Some on this forum have attempted to blame corruption and ineptitude rather than the folly of socialism for the collapse in Venezuela, yet they ignore that it was socialist planning that led to Maduro seizing oil assets as well as other means of industry and production, not corruption or incompetence.

      • Nicko2
        Jan 19, 2018 at 8:12 am

        More accurately, social democracies are the most successful countries (Denmark, Finland, Netherlands, Canada, Sweden, Norway, Ireland). Nothing wrong with big government providing socialized medicine, education, or even a universal basic income… so long as corruption and income inequality is kept in check. Unfortunately, the US now has one of the largest divide between rich and poor, on par with a developing economy.

        • I M
          Jan 19, 2018 at 9:35 am

          social democracies are the most successful countries

          This depends upon one’s definition of “successful”. Clearly, we differ.

          Nothing wrong with big government providing socialized medicine, education, or even a universal basic income… so long as corruption and income inequality is kept in check.

          Everything is wrong with it. All of the things you stated strive to make everyone equal in every way, or more accurately, force everyone to the mean. Well, many of us are not satisifed with mediocrity and we strive for more, therefore we expect to receive more and not be penalized for our efforts and successes. I know many public school teachers including several outstanding ones, many average ones, and a few horrible ones. Do you know the one thing they all have in common? They all receive the same compensation based soley upon years of service, not student/teacher achievement. Does that make sense?

          As for socialized medicine it comes down to access to specialized treatments and doctors. In this regard the US is in the top tier as many new physicians opt into lucrative specialties vs general medicine (this is documented). Socialized medicine gives easy access to frontline physicians but one usually waits for critical secondary services and treatments because specialist access is rationed. Yes, in the US some treatments are cost prohibitive for some but everyone can receive at least the ‘average’ treatment. I know this to be a fact. This is one place where the government could actually help, such as paying off student loans for doctors that opt to do their residency in the VA or in free clinics and then subsidizing their private practice if they open a free clinics.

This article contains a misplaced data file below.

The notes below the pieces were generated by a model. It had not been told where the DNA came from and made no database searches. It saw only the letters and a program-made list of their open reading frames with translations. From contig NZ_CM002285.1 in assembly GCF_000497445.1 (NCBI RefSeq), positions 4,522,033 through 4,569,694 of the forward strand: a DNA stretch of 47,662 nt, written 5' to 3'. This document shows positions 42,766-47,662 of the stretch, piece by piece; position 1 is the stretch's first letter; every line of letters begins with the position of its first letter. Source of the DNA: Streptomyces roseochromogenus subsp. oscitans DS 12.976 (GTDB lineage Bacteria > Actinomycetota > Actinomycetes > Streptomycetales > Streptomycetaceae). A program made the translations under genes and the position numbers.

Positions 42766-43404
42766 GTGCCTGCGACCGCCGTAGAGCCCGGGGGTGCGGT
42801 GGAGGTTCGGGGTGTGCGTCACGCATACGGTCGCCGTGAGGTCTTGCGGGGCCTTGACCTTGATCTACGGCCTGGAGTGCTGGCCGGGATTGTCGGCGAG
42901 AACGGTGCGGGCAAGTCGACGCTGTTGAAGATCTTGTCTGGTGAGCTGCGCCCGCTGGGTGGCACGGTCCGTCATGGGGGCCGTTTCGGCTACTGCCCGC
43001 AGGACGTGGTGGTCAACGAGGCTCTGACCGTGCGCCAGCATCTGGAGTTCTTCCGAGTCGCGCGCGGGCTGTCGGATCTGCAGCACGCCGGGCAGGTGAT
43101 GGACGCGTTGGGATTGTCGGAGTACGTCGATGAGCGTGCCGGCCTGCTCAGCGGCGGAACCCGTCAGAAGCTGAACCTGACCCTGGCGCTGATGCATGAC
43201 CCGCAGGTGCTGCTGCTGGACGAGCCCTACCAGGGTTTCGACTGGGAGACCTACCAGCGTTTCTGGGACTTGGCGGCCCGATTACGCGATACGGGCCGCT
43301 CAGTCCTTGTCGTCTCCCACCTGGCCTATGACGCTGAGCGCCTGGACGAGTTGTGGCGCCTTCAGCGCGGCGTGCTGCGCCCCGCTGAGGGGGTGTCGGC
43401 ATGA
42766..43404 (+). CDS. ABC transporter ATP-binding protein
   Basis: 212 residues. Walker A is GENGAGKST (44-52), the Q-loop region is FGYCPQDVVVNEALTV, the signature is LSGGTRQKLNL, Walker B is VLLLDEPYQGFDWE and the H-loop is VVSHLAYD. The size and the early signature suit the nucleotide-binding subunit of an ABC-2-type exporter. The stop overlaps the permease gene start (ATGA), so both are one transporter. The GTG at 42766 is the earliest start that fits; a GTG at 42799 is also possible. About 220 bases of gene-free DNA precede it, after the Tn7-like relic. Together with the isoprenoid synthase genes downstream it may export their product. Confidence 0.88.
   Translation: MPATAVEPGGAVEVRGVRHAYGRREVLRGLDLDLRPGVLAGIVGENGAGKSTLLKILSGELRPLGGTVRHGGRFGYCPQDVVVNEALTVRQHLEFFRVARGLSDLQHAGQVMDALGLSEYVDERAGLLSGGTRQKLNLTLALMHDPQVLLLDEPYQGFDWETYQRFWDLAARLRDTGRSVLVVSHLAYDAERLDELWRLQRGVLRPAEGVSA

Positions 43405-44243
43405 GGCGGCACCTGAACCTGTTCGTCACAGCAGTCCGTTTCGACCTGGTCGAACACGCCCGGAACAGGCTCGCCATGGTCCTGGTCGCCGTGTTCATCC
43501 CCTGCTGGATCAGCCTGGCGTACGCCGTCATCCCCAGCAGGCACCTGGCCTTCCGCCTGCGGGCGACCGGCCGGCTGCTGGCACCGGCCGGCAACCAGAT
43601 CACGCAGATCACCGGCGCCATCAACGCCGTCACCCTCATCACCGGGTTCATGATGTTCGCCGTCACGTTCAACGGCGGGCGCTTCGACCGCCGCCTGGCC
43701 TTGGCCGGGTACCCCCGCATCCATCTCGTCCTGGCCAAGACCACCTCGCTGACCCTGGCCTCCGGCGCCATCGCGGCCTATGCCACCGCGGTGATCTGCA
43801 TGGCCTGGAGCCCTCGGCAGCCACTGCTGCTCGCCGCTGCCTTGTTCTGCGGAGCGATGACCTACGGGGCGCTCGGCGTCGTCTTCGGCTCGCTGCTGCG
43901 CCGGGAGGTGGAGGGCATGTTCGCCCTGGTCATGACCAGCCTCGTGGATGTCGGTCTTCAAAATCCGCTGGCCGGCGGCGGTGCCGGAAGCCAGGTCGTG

A universal basic income is a fools errand and is exactly what I have highlighted as running counter to human behavior. Simply put, why would one exert themselves any further than the minimum if they get paid either way? It’s nonsense.

          The US is not a Capitalist country. It is a Crony-Capitalist economy at best, propped up by a government infested with corruption, nepotism, back-room politics and lifetime appointments.

        • Hkan
          Jan 19, 2018 at 11:41 am

          True!

        • RagnarD
          Jan 19, 2018 at 1:38 pm

          What about the social democracies of Africa and South America? Why are you leaving them out? Oh, you just want to include the small, homogeneous white nations of northern Europe?

          Did you know the population of Norway is 5.3 million? How about having them import the % demographics of the USA, and then have a go at their social democracy?